Mike is right. How do you KNOW it is 'running well'? What are the results of your combustion testing?

From an electrical safety standpoint, what you've got 'jury rigged' there is shameful.

You should not be using ANY plastic covered wire (type NM) in that installation. Every piece of AC wire should be type MC cable, and properly installed, meaning the correct connectors with ANTI-SHORT bushings on the ends of the cable (aka 'red-heads').

Tell me the truth here, don't BS me... did you pull permits? Will this be inspected by code officer?

Is this drawing from the Rinnai manual?



You still haven't given us the full model number so we can find the manual and read it ourselves.

i am no engineer but i don't see how changing the tees from bull to run would make that big a functional difference.
Perhaps an engineering degree might be needed to understand why... but because we don't have those degrees is the reason that we shouldn't try to 'second guess' them. Many times we have to accept things on faith that the engineers and manufacturers know what they are talking about.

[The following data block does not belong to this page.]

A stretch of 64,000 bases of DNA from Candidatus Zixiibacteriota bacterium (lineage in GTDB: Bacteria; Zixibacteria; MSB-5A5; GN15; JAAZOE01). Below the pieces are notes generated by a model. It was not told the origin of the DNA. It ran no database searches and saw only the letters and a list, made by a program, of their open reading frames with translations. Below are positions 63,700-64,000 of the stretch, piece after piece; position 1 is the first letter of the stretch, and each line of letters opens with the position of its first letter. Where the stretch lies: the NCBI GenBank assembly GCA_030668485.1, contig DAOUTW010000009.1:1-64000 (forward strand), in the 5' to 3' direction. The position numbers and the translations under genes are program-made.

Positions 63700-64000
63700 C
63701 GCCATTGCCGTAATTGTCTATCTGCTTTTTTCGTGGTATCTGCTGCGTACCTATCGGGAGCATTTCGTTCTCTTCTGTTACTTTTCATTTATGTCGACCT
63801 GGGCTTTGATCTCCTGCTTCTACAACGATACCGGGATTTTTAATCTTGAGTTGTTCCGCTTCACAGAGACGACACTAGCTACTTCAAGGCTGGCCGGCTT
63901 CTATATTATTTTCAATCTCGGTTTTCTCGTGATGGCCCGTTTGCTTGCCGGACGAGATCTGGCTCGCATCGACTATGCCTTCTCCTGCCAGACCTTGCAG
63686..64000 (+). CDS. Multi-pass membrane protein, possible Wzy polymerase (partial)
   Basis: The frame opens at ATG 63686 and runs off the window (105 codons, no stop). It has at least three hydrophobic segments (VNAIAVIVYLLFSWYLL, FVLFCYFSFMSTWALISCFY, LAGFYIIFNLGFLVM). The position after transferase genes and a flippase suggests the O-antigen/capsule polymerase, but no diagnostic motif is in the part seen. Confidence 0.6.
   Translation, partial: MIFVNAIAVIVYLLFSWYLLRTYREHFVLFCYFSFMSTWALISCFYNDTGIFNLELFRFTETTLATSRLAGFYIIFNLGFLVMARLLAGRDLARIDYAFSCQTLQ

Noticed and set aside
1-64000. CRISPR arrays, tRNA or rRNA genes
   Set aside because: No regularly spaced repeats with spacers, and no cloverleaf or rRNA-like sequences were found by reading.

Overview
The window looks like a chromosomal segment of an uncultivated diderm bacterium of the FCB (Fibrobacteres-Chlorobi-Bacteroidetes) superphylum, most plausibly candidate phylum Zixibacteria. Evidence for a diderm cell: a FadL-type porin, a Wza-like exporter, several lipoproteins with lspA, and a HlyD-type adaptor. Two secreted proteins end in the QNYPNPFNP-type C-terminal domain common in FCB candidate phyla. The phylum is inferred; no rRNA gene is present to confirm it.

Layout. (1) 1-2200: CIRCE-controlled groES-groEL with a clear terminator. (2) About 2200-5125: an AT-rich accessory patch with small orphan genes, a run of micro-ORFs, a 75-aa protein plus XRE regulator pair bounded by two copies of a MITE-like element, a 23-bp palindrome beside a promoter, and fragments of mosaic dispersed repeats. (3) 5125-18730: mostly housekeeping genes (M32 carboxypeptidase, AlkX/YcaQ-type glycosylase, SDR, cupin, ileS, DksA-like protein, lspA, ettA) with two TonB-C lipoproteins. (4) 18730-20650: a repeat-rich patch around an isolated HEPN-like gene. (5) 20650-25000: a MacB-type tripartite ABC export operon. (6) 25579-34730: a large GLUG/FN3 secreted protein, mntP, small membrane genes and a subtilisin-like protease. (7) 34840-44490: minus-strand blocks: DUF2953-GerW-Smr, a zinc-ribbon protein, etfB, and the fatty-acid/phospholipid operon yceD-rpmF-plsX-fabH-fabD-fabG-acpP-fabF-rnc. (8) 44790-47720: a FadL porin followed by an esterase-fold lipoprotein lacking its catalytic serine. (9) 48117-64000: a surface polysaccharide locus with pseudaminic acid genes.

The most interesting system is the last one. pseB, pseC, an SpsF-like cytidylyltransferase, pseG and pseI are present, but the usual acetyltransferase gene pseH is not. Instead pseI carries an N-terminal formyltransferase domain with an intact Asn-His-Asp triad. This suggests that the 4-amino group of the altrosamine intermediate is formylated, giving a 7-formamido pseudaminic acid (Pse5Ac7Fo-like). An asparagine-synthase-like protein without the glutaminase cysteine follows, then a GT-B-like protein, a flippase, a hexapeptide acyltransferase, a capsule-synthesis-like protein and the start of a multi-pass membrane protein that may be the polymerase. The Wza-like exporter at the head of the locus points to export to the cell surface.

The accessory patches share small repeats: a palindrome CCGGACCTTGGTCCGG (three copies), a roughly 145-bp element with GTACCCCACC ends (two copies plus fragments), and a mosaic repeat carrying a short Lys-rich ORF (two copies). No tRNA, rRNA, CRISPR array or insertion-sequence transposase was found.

OK, let's get back to the problem then... I want to understand what you are seeing, I'm not clear on all the details. You need to tell us ALL the details if we are to help you.

First, it's hard to tell in a pic what size the piping is. You said 3/4" I think in your first post.

Do you mean that you have 3/4" piping in both the primary and secondary loops? That those long manifolds out to all the zones are 3/4" ?

What is the model number of the pump on the boiler loop? Is it the one that came with the boiler?

What is the model number of the pump on the system loop?

Now, you say that when you fire up the boiler, that the boiler loop immediately (almost anyway) goes to a setpoint of 185F ... on BOTH the thermometers on the boiler loop?

I only see a thermometer on the SUPPLY side of the system loops. Is that the one that you are seeing 25-30 less on?

If there is no thermometer on the RETURN side of the system loops, how do you know what the delta T is? How are you measuring that?

Was the cast iron baseboard a pre-existing installation to which you are connecting the new boiler?

If so, did you see the original installation? Do you know it to have functioned? (I'm asking because history is important, those who forget are bound to repeat)

How many feet of baseboard are on each zone?